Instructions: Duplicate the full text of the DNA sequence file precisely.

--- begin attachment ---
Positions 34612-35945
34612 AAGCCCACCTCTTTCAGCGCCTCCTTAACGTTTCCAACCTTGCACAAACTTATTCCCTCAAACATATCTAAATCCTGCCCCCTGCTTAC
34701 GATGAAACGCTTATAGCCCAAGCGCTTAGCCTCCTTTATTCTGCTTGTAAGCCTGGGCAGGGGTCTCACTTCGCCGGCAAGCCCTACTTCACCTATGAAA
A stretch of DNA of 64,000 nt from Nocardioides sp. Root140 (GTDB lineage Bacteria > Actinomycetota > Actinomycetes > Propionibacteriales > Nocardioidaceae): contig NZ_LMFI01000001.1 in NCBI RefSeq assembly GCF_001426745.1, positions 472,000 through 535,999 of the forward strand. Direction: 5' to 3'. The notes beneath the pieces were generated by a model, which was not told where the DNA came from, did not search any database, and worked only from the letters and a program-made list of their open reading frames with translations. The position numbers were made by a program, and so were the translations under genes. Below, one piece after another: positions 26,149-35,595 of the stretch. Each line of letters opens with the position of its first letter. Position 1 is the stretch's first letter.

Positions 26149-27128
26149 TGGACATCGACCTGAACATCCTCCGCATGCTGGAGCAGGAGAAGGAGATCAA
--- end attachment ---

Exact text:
Positions 34612-35945
34612 AAGCCCACCTCTTTCAGCGCCTCCTTAACGTTTCCAACCTTGCACAAACTTATTCCCTCAAACATATCTAAATCCTGCCCCCTGCTTAC
34701 GATGAAACGCTTATAGCCCAAGCGCTTAGCCTCCTTTATTCTGCTTGTAAGCCTGGGCAGGGGTCTCACTTCGCCGGCAAGCCCTACTTCACCTATGAAA
A stretch of DNA of 64,000 nt from Nocardioides sp. Root140 (GTDB lineage Bacteria > Actinomycetota > Actinomycetes > Propionibacteriales > Nocardioidaceae): contig NZ_LMFI01000001.1 in NCBI RefSeq assembly GCF_001426745.1, positions 472,000 through 535,999 of the forward strand. Direction: 5' to 3'. The notes beneath the pieces were generated by a model, which was not told where the DNA came from, did not search any database, and worked only from the letters and a program-made list of their open reading frames with translations. The position numbers were made by a program, and so were the translations under genes. Below, one piece after another: positions 26,149-35,595 of the stretch. Each line of letters opens with the position of its first letter. Position 1 is the stretch's first letter.

Positions 26149-27128
26149 TGGACATCGACCTGAACATCCTCCGCATGCTGGAGCAGGAGAAGGAGATCAA